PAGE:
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Honolulu Mayor Kirk Caldwell has banned city officials from taking “non-essential publicly-funded” trips to North Carolina and Mississippi in protest of the states’ recent laws that condone discrimination against people who are lesbian, gay, bisexual, transgender or queer.
The mayor’s decision is part of a national backlash against the anti-LGBT laws.
A gay marriage supporter celebrates passage of same-sex marriage legislation at the Hawaii State Capitol in 2013.
PF Bentley/Civil Beat
The New York Times reported that companies including PayPal have refused to invest in North Carolina, and mayors and governors from several states, including New York, have banned most government-sponsored travel there.
“Hopefully, common sense and our core American values of equality and tolerance will prevail in these states, allowing us to lift this moratorium,” Caldwell said in a press release.
Caldwell has joined a group called Mayors Against Discrimination made up of mayors from San Francisco, Seattle, New York City, Philadelphia, Portland, Oakland, Sante Fe, Washington, D.C., and Tampa.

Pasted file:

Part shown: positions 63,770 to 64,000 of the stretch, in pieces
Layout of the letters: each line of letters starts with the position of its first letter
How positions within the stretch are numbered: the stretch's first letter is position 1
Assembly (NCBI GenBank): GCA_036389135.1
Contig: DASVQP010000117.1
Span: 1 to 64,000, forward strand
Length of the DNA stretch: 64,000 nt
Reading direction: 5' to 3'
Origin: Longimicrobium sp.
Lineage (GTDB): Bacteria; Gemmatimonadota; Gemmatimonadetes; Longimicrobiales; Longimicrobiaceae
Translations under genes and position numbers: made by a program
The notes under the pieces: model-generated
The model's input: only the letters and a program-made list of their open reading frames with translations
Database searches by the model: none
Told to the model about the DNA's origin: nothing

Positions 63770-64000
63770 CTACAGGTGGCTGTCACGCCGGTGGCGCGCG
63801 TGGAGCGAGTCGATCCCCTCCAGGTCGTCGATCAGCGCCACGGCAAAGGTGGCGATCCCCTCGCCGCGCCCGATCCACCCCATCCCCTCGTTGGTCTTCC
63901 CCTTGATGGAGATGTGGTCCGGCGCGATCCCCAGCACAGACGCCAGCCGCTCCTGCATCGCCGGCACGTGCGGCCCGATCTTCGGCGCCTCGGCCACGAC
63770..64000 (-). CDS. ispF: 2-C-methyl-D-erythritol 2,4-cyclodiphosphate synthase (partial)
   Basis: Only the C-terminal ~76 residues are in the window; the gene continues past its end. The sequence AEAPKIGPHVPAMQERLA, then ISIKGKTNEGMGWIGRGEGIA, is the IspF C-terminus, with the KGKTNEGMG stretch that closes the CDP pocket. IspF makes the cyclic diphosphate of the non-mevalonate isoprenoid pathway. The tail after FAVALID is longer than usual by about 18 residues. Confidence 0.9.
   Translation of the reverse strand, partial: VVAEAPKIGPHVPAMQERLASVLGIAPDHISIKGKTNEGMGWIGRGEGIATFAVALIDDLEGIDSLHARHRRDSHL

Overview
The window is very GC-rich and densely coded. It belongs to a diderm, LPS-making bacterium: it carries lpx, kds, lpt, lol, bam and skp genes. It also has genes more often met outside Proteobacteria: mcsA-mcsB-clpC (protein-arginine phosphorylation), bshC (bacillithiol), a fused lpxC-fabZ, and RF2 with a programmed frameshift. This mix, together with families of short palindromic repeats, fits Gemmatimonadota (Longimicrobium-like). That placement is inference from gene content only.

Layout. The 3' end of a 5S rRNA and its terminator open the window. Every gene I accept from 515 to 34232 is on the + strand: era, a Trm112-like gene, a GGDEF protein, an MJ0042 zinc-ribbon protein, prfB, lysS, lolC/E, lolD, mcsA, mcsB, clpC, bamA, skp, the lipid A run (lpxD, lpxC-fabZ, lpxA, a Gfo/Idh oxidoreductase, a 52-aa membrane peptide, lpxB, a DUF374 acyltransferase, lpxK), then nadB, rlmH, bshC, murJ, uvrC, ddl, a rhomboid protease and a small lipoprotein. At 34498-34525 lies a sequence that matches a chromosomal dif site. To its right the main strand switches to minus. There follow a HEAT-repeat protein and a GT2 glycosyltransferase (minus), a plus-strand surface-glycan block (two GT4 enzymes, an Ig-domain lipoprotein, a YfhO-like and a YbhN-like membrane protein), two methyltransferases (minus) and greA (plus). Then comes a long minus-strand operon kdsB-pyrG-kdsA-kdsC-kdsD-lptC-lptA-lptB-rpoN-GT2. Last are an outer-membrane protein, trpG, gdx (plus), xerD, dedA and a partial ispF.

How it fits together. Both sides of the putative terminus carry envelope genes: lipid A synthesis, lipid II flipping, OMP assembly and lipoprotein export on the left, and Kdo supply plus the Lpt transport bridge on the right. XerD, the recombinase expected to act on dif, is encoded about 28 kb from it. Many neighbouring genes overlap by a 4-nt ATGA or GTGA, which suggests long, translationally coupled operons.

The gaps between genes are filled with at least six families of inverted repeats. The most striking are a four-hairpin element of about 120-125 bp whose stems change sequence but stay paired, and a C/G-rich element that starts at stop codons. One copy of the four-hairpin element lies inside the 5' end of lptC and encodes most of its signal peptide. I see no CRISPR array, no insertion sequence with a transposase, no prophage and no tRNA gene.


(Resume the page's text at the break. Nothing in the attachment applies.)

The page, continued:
Hawaii legalized same-sex marriage three years ago and is now promoting itself as a wedding destination for gay couples.
Michael Golojuch, Jr., chair of the LGBT Caucus of the Democratic Party of Hawaii, issued a press release praising Caldwell and urging the Gov. David Ige and neighbor island mayors to follow suit.
“The LGBT Caucus asked Mayor Caldwell to protect our public employees and send a message loud and clear that the City and County of Honolulu doesn’t discrimination against the LGBT community and today he went above and beyond,” Golojuch wrote. “Today’s travel ban is a victory for everyone that believes discrimination has no place in America.”
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